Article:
Emergence of metallo-b-lactamase-producing Proteus mirabilis in the community setting
Abstract number: 1733_850
Poulou A., Markou F., Kolliou V., Iliopoulou H., Tsakris A., Rozi P.
Objectives: Metallo-b-lactamases (MBLs) constitute a growing class of b-lactamases that readily hydrolyse most b-lactams including carbapenems. Acquired MBLs have emerged among nosocomial Pseudomonas aeruginosa isolates and more recently among other Gram-negative pathogens such as Acinetobacter baumannii and several enterobacterial species. However, their dissemination in the community setting has not been described. In the present study we report the emergence of MBL-producing Proteus mirabilis recovered from outpatients in a rural area.
Methods: A total of 202 P. mirabilis isolates were consecutively recovered from patients with community-onset clinical infections (87% from urinary tract infections) in a rural Greek region. Identification and susceptibility testing was performed with the Microscan system (Dade Behring). Among isolates with reduced susceptibility to imipenem (MIC > 4 mg/L), phenotypic detection of MBL production was performed using the E-test MBL (AB Biodisk). The genes encoding the MBLs were characterised by PCR and sequencing analysis.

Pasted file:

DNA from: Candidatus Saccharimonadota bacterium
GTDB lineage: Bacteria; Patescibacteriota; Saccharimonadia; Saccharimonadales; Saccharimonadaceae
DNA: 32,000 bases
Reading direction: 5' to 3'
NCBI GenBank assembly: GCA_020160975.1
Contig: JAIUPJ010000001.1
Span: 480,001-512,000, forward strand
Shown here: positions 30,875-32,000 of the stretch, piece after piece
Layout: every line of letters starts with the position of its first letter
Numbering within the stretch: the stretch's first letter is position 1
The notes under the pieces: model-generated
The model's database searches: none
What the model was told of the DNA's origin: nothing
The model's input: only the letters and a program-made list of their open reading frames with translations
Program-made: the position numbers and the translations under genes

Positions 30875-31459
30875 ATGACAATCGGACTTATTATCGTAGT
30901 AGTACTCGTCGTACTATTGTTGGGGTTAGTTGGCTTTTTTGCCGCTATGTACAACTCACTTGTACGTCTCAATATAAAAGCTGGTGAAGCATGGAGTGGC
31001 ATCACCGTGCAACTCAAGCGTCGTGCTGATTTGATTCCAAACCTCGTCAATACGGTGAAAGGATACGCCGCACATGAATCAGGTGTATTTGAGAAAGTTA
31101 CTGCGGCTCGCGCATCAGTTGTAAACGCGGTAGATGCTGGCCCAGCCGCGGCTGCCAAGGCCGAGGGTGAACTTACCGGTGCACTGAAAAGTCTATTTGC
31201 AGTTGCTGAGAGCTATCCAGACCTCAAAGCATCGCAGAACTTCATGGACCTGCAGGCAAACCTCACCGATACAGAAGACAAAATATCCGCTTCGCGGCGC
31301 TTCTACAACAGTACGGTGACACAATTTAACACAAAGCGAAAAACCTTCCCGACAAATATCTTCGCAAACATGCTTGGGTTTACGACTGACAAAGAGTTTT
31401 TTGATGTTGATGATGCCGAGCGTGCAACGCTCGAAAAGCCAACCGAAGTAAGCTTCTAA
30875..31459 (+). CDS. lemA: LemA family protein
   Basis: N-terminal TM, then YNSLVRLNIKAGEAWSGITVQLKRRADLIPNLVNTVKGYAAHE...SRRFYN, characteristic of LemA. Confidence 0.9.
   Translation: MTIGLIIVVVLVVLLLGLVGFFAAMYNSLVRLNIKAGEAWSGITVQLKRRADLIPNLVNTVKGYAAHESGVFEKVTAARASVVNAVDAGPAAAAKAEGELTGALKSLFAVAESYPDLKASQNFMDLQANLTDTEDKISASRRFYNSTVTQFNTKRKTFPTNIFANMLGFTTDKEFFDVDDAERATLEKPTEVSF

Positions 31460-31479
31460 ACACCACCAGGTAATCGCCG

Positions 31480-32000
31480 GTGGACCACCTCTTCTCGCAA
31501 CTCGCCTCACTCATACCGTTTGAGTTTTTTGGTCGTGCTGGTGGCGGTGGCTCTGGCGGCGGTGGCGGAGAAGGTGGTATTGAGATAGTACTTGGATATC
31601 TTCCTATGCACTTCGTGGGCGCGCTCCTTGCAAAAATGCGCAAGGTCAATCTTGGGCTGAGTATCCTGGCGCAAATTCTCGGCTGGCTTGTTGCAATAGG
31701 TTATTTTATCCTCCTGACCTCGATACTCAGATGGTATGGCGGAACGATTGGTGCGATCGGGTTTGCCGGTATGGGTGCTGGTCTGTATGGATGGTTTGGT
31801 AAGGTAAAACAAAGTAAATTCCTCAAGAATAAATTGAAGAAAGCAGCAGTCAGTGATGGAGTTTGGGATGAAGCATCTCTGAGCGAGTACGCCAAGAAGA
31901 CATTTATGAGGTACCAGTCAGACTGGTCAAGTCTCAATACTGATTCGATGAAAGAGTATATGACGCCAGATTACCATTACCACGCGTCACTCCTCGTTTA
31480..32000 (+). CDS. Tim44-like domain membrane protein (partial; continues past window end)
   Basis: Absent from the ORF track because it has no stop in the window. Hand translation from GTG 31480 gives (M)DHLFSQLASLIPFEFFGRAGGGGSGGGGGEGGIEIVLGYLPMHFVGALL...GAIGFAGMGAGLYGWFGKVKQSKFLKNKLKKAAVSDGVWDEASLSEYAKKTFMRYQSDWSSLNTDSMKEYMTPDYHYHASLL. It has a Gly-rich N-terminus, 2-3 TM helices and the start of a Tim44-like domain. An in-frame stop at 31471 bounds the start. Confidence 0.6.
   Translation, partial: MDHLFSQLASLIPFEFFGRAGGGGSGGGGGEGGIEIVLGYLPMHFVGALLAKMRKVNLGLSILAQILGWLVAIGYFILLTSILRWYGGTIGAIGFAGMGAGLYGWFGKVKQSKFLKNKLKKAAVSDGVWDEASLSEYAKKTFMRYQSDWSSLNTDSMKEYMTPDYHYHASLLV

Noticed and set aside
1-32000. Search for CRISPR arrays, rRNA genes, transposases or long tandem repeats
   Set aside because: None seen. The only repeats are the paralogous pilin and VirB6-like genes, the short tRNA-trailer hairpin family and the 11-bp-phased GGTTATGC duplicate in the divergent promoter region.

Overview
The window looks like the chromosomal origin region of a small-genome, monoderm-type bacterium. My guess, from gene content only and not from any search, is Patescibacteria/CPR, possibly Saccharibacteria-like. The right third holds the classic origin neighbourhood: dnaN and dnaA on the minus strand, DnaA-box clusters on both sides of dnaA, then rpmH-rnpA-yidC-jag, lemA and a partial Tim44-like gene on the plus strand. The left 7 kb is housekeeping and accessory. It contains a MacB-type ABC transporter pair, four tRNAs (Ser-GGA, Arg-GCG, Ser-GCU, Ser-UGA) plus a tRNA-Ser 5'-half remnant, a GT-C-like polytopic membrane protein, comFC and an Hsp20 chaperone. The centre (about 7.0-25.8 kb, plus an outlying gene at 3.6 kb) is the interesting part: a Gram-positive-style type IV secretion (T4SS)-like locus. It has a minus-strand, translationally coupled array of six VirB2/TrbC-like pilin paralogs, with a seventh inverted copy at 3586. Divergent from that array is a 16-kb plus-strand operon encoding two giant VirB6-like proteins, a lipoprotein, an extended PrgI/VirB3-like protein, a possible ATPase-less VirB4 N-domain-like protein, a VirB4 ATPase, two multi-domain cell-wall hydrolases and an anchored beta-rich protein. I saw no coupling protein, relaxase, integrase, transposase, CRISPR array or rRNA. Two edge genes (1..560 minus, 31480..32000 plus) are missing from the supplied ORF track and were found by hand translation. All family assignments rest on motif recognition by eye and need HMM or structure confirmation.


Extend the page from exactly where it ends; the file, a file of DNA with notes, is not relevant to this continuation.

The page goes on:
Results: Nine (4.5%) P. mirabilis isolates exhibited reduced susceptibility to imipenem (MICs ranged from 32 to >256 mg/L). All but one of the isolates, were susceptible to aminoglycosides and aztreonam but resistant to the other b-lactams, quinolones and trimethoprim; the remaining isolate was pandrug-resistant. Production of MBL was detected in all 9 isolates with E-test MBL. Furthermore, genetic analysis identified a blaVIM-1 gene cassette in a class 1 integron in all cases. The majority of the isolates (8/9) were recovered from urine specimens of outpatients who had a history of hospitalisation in the previous three months. They had treated during their hospitalisation with aminoglycosides, ticarcillin/clavulanic and fluoroquinolones. Aztreonam was used for the treatment of MBL-positive infections with successful results.
Conclusions: We detected a high prevalence of infections associated with MBL-producing P. mirabilis in the community setting of our region. Previous hospitalisation and exposure to antimicrobials were predictive of MBL-producing P. mirabilis community-onset infection. Continuous surveillance is essential for the early recognition and for the preventation of dissemination of such strains by indicating the proper treatment.
|Session name:||European Society of Clinical Microbiology and Infectious Diseases|
|Location:||ICC, Munich, Germany|
|Back to top|